Isn't that something? (m) says. You can still see their little handprints. Quite the masons, he says, shaking his head. I often dreamt of Native Americans as a child. I suspect I was one once. Maybe I was here.
The woman thinks, If he tells me about past lives I'm going to shoot him right now.
Angie tears that page out of her journal. She throws her banana peel and the page into the fire.
You can still see their little handprints, the man says. He points to a tiny cob of bare corn just inside the window. See? he says. Someone held that.
Don't touch it, she says. He says he wouldn't touch anything inside, wouldn't even reach in there. It's not my house, he says.
The woman decides the man has a nice jaw and well-defined if thin and wiry eyebrows.
Angie has not dated since she quit the plant outside Idaho Falls. Waitressing has made mating a surly negotiation, as has living with Aunt Bernetta and Mirabelle. She lacks friends. She sits in silence for days. Yet she has not felt truly alone until this moment.
She considers also that it is not the coming darkness that frightens her. Nightmares, movies, and true-life experiences have equipped her with the know-how to deal with the murderer hiding in the basement, the moving shadow on the street, the phone call in the night. Rather, it is space. Not as metaphor or symbol, but as geographical, impossibly tangible space.
The sun is a bright slash across the horizon and it is still warm.
She lies flat on a blanket beside the fire, a towel over her eyes, an unwanted sandwich at her side, attracting ants.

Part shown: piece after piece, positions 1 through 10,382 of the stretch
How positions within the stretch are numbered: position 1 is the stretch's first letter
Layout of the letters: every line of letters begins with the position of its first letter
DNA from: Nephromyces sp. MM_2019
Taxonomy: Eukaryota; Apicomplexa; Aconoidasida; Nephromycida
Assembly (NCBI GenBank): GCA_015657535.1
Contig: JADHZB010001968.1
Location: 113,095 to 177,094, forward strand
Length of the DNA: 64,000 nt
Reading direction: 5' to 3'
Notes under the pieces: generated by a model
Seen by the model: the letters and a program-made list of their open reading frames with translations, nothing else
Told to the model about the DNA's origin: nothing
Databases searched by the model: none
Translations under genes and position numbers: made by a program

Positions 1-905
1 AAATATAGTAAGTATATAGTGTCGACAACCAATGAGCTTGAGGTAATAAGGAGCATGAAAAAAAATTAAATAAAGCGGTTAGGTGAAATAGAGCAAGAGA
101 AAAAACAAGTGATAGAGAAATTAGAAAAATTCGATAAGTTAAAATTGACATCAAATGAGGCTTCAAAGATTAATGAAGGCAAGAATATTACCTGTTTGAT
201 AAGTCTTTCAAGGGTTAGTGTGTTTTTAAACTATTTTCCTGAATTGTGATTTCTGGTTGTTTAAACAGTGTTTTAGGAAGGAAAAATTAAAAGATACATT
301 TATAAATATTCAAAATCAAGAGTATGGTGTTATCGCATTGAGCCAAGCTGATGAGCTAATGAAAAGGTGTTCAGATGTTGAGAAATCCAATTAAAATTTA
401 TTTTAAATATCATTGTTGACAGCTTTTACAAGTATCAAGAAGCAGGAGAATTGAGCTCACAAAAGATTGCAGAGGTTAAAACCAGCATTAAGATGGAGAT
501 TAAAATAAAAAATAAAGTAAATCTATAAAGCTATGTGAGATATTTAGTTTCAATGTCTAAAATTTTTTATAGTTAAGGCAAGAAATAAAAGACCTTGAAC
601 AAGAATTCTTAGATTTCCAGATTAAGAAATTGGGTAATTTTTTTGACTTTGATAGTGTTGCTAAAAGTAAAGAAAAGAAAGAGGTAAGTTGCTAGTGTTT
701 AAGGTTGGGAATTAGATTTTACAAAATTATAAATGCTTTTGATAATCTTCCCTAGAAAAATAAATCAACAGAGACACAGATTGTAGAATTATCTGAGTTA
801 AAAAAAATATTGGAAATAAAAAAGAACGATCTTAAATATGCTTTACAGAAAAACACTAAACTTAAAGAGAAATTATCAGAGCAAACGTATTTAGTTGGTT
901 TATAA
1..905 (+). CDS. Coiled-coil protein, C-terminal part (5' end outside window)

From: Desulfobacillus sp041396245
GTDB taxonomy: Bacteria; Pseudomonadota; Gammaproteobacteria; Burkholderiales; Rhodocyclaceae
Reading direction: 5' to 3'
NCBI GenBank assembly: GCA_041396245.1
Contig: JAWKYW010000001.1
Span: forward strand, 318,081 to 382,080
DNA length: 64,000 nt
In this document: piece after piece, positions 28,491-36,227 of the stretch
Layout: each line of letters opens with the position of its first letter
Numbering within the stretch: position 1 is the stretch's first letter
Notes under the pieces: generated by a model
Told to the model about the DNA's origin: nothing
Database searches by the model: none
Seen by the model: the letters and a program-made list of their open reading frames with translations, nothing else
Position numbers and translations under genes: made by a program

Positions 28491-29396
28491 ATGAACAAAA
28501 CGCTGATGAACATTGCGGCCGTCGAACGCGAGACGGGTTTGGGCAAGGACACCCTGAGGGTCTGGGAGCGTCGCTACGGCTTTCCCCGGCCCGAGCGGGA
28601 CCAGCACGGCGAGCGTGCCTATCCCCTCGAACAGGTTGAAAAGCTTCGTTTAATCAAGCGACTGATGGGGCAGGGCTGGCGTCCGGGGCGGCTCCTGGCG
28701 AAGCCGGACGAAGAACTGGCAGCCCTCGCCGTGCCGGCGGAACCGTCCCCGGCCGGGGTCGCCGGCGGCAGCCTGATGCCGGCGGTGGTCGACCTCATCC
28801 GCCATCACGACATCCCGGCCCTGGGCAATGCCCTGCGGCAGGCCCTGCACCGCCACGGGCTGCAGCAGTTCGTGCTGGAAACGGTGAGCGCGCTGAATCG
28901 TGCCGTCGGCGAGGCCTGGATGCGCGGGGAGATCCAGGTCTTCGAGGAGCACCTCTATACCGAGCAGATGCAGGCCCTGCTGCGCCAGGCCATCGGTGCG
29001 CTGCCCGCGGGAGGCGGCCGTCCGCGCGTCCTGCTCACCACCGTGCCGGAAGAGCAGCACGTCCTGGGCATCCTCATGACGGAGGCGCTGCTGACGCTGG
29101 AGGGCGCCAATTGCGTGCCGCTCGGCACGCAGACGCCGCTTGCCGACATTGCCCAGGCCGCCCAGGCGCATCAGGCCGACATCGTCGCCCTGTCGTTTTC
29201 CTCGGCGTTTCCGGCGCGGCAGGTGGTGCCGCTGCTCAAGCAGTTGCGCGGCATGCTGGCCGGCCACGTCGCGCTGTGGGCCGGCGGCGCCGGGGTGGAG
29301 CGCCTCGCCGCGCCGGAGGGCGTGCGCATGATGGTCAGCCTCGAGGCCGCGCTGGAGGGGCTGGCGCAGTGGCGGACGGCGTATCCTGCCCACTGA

Four years have passed and nothing to be afraid of. No rape, no stalkers. At twenty-eight she has never broken a bone, never been stung by a bee, and never had a concussion. She cries for herself. There is nothing else to do. She can't hike to the ruins because she's afraid of snakes. She should have brought cards, except that she loses at Solitaire. If Mirabelle were here, she could play Scrabble. If Aunt Bernetta were here, she could describe heaven—that is, the whereabouts of her deceased second husband, the gas-lit streetlamps there, the shellfish feasts at every corner, the ice cream churned by singing angels.
The window in the ruin most visible is too human. It terrifies her. The rest—the rocks, the putty, the sticks—that could almost be nature. The window is or has been at one time almost perfectly square, while the ruin edges up along the cliffside, fitting to the form. Then again, she thinks, maybe it's nature that's truly frightening and the window is comfort. I was here. You are here. Or, maybe, that's nature.